Yuka Yoneda

MVRDV Apologizes for World-Trade-Center-esque “Cloud” Twin Towers as Outrage Spreads

by , 12/16/11
filed under: Architecture,Manhattan,News

world trade center, wtc, twin towers, 9/11, september 11, 911,MVRDV, the cloud, seoul, korea, pixelated cluster, green roof, green building, luxury high rise, eco skyscraper, eco tower, yongsan dreambug, green design, green architecture, sustainable building, sustainable architecture, sustainable building, eco design

MVRDV just ignited a media firestorm as “The Cloud” – their new project for Seoul, Korea featuring two towers linked by a pixellated mass – drew comparison to the exploding form of New York City’s Twin Towers on 9/11. The architecture firm recently addressed cries of outrage by apologizing for the design, stating “It was not our intention to create an image resembling the attacks nor did we see the resemblance during the design process. We sincerely apologize to anyone whose feelings we have hurt, the design was not meant to provoke this”, however Jan Marbles, one of MVRDV’s architects who worked on the project stated “I must admit that we just thought of September 11, 2001″. Many are still shocked and appalled by the design – according to MVRDV, they’ve received “threatening emails and calls of angry people calling us Al Qaeda lovers or worse”. So what do you think – Are the towers offensively similar to the flaming World Trade Center buildings on September 11th, 2001? Tell us what you think after the jump.

Are you offended by the similarity between MVRDV's Cloud and the exploding form of the Twin Towers?

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9 Comments

  1. christina_marie04 December 29, 2011 at 9:17 am

    They knew what they were doing. No matter how many times they sit there and claim it wasnt their intention to create an image resembling the 9/11 attack, we all know that they did. whether it is to celebrate it or to remember it, we dont know. But they did know what they were doing. Hopefully they change the design out of respect to the victims of 9/11 and their families.

  2. rnbram December 15, 2011 at 10:23 pm

    I am surprised that, so far, no one has pointed out the appalling inappropriate placement and use of “After the Jump”. Sure it was telling us to skip below and advertisement, but it was right under the crumbling tower from which so many leaped to their deaths to avoid the pain of fire.

    My point? Yep, the cloud buildings are a mistake, cancel them, and move on… stop all this self-righteous, holier than though, passive aggressive fault finding.

  3. cyclifier December 15, 2011 at 3:34 pm

    Like in Amy Waldmans book The Submission, the problem does not lie in the design or the designer but in the positive or negative predjudices people fall back on when they recognise something that they connect to their strong negative emotions. Even if MVRDV had 9/11 in mind when they were drawing this plan – and i just aswell beleive them didn’t – a plan that looks like the destruction of twin towers is not necessairily an offense towards the victims or a choice for the ones that caused this terrible event. Amy Waldman shows how the role of the media in feeding and exploiting this trauma are tremendous and its perfectly illustrated by the two choices this article is offering its readers: if you recognise the exploding twin towers you have to be offended and if you don’t you can’t. I thought Inhabitat had a bit more subtle view on the world, but ‘The Submission’ shows how in these cases almost noone can permit himself not to be pushed towards extremes. Very sad.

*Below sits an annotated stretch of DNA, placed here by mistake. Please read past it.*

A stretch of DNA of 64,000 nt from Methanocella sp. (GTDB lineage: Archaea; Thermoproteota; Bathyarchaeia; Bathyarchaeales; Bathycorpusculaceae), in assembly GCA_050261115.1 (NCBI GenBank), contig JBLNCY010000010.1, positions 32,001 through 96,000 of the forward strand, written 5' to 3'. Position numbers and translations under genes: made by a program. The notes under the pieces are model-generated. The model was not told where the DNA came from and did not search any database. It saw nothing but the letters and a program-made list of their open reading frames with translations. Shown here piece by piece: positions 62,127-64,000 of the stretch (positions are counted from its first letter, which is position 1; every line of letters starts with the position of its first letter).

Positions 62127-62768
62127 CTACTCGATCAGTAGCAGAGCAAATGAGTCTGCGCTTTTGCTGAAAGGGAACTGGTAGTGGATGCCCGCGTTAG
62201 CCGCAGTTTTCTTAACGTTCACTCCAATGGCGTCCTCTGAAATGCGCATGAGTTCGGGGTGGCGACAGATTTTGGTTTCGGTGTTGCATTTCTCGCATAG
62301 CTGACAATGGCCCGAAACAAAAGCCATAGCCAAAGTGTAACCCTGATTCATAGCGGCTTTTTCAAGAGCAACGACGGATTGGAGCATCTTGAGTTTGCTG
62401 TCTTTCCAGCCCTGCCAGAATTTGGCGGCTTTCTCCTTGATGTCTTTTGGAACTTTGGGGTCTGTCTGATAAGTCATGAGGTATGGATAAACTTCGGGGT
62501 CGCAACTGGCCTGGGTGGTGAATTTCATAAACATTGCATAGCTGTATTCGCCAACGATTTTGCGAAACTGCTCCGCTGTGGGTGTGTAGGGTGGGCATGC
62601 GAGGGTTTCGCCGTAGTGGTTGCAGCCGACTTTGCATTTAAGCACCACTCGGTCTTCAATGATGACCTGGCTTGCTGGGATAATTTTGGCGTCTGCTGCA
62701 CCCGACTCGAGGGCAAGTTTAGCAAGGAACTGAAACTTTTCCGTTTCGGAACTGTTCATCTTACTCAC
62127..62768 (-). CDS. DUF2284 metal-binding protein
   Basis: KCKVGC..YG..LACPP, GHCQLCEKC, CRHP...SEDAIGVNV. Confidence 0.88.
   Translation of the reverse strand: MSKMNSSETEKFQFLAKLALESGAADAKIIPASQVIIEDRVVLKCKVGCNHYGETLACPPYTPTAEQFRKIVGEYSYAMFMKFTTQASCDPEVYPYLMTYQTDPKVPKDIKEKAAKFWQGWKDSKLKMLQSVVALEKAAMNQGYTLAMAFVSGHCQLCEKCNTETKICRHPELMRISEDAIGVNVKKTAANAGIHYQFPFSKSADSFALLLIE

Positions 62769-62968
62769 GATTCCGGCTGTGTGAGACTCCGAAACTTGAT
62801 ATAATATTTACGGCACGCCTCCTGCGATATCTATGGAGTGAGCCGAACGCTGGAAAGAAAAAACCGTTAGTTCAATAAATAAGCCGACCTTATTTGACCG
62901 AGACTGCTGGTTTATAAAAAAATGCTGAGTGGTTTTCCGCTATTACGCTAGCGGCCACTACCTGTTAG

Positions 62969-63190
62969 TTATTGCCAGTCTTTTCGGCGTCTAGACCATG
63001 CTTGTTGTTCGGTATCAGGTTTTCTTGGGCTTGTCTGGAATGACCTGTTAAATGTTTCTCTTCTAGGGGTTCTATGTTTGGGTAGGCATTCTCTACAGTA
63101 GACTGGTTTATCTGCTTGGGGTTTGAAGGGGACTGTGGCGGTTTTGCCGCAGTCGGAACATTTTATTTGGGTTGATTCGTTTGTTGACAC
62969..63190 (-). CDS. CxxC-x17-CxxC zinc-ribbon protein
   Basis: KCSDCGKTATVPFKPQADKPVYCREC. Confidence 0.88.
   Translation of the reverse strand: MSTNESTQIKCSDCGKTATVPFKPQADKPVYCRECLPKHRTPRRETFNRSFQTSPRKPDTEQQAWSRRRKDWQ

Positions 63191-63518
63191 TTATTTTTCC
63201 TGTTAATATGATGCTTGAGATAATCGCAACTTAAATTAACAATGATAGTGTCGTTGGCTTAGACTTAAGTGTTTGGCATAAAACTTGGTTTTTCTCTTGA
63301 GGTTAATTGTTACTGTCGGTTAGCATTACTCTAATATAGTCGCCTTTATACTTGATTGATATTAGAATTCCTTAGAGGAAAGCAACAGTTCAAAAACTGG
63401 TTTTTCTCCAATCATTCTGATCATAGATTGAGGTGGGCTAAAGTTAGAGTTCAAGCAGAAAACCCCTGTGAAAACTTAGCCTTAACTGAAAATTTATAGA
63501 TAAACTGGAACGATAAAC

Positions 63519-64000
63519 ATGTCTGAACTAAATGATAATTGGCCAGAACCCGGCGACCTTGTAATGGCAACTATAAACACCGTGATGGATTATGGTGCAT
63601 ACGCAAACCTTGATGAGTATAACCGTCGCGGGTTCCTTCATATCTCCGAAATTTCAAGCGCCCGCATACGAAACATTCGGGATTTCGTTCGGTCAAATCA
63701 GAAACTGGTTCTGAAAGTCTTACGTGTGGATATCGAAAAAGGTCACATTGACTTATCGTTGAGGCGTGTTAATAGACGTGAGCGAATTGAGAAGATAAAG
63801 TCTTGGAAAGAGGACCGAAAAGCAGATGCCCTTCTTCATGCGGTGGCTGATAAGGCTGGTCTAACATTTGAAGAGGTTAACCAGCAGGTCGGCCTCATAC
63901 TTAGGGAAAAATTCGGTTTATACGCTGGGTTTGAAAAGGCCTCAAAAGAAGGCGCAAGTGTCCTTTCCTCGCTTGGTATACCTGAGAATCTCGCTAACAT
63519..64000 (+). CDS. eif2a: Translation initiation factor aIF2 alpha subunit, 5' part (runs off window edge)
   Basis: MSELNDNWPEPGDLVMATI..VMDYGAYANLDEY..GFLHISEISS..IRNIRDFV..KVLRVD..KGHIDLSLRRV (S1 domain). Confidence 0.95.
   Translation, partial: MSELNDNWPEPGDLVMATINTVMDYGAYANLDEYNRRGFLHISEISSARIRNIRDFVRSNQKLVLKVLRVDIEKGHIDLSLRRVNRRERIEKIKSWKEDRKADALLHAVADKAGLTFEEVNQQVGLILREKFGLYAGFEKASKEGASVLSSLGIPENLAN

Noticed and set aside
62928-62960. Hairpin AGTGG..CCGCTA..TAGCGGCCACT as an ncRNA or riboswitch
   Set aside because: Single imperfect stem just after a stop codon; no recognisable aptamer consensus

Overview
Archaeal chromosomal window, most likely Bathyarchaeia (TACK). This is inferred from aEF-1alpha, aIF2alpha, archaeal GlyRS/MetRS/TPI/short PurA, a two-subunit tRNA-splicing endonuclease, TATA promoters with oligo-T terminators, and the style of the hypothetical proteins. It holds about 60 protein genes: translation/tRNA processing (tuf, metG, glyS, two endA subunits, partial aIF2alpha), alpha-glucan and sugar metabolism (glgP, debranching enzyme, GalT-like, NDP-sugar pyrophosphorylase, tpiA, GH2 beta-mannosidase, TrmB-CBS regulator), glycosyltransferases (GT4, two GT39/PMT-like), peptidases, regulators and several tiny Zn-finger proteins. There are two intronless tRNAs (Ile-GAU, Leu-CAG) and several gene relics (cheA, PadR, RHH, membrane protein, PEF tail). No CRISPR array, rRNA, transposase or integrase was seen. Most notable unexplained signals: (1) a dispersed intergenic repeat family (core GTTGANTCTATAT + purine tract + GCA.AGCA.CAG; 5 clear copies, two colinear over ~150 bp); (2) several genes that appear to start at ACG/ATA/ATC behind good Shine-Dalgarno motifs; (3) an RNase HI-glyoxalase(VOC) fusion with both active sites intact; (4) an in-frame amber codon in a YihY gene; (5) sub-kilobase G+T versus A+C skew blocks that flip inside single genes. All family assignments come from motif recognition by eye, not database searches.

4. SRBChristian December 15, 2011 at 3:27 pm

    First, architects as a group are not arrogant pricks.

    Second, I did not see the similarity until it was pointed out, and even then I still don’t see it as being offensive.

    I can understand how some may be made to feel uneasy by this, but to claim that it is a tasteless publicity stunt by a well celebrated architecture firm and to call them “al Qaeda lovers” is inappropriate and what is truly offensive out of all of this mess. There are many ways to see connections and offenses within various architectural works, but when should the perceived offenses of a few warrant a halt of progress in design and development? If this was a project being constructed in NYC I would say that in my opinion that it would be too soon and too close to too many who lost loved ones that day, but it’s being built nearly on the opposite side of the world. The only way that this project could continue to bother and stir up feelings of hurt and mourning requires the media’s involvement. Maybe they should lay off of a non-real issue?

  5. samdwood December 14, 2011 at 1:04 pm

    There should be a “Yes, it does remind me of 9/11 but no, I’m not offended” option.
    I don’t believe it was necessarily the intention of MVRDV to do so. I especially don’t believe that this was a publicity stunt. I think the “cloud” is a very interesting idea and inspiring design worth exploring further.

  6. cheeseEater December 13, 2011 at 4:28 pm

    That is a very cool design. I doubt anyone in korea was thinking much about this. It is not offensive. It doesn’t celebrate the attacks. It’s just a cool design.

    Say the word CLOUD while you look at it. It really does resemble a CLOUD. In fact it is named CLOUD. It is not named EXPLOSION or ATTACKS or anything else of the sort. It is CLOUD.

    People are overreacting, as usual…

  7. bugtussel December 13, 2011 at 7:43 am

    so can nobody design a twin tower with out offending any one?

  8. Wsiii December 13, 2011 at 7:13 am

    Architects, as a group, are arrogant pricks. In the case of the cloud, they are working to gain notoriety at the expense of others. If built, I hope it is not allowed to survive.

  9. brook December 12, 2011 at 8:47 pm

    An optional vote of “It only reminds me of the 9/11 attacks after it was pointed out” would have been my pick.